OAKLAND — Set on a gritty corner of Oakland’s International Boulevard, the nonprofit Street Level Health Project offers free checkups to patients who speak a total of 22 languages, from recent Mongolian immigrants seeking a doctor to Burmese refugees in need of a basic dental exam.
It also provides a window into one of the challenges for state officials who are trying to implement the Affordable Care Act, President Barack Obama’s sweeping health care overhaul.
Understanding the law is a challenge even for governors, state lawmakers and agency officials, but delivering its message to non-English speakers who can benefit from it is shaping up as a special complication. That is especially true in states with large and diverse immigrant populations.
For Zaya Jaden, a 35-year-old from Mongolia, getting free care for her sister’s persistent migraine was a much higher priority than considering how the expansion of the nation’s social safety net through the Affordable Care Act might benefit her.
The sisters crammed into the clinic’s waiting room, sandwiched between families chatting in the indigenous Guatemalan language Mam, and discussed whether enrolling in Medicaid under the Affordable Care Act would work for the family’s finances.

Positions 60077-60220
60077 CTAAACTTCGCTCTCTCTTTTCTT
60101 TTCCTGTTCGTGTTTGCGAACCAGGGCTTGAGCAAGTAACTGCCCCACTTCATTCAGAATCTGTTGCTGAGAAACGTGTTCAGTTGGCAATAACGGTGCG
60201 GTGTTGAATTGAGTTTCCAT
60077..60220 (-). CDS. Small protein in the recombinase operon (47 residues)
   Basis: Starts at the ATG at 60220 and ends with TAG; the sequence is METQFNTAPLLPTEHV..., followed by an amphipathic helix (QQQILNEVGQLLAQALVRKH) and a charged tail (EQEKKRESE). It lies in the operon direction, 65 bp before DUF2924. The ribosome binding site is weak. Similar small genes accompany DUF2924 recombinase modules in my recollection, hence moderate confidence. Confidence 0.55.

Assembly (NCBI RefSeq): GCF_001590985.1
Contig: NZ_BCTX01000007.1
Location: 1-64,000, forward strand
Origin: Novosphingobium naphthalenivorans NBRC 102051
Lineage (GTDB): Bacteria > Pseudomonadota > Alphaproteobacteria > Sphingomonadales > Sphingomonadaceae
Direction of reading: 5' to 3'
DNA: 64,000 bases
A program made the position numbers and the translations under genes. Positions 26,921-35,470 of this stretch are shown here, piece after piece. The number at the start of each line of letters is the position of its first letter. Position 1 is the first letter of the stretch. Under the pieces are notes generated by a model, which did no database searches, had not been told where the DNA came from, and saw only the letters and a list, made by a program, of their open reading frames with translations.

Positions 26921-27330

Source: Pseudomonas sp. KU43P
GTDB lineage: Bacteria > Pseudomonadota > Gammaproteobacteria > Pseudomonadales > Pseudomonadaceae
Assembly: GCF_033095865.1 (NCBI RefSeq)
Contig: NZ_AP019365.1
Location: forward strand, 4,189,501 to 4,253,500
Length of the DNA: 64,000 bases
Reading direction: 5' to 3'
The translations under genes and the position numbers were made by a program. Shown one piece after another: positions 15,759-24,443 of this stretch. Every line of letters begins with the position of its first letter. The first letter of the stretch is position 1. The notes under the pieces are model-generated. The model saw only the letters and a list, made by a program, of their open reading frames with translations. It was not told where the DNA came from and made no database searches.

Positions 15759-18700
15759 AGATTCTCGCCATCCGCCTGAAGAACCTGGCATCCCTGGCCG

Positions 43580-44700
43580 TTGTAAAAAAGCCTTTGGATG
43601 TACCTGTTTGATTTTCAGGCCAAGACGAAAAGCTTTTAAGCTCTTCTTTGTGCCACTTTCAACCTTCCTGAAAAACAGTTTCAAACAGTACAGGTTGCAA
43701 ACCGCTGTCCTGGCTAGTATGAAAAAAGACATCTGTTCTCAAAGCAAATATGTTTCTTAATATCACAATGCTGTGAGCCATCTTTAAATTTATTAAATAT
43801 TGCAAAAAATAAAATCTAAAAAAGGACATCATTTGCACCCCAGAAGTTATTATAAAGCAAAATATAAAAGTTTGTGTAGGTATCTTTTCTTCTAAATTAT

“It was a good idea that Obama had, but I don’t know if it will work for me,” said Jaden, who gets private insurance for her family through her job as a laundress at an Oakland hotel and currently makes too much money to qualify for Medicaid. “If I make less than what I make to try to qualify for the government program, how could I pay my rent?”
Jaden’s ambivalence demonstrates the cultural and language hurdles that California and several other states are facing as they build exchanges — or health insurance marketplaces — and try to expand coverage to ethnic and hard-to-reach populations.
California has the largest minority population of any state, about 22.3 million people. That’s followed by Texas with 13.7 million, New York with 8.1 million, Florida with 7.9 million and Illinois with 4.7 million.
“So far it’s fallen to us, and we don’t know what (the state’s) capacity will be to go beyond Spanish,” said Stephanie Altman of Health and Disability Advocates.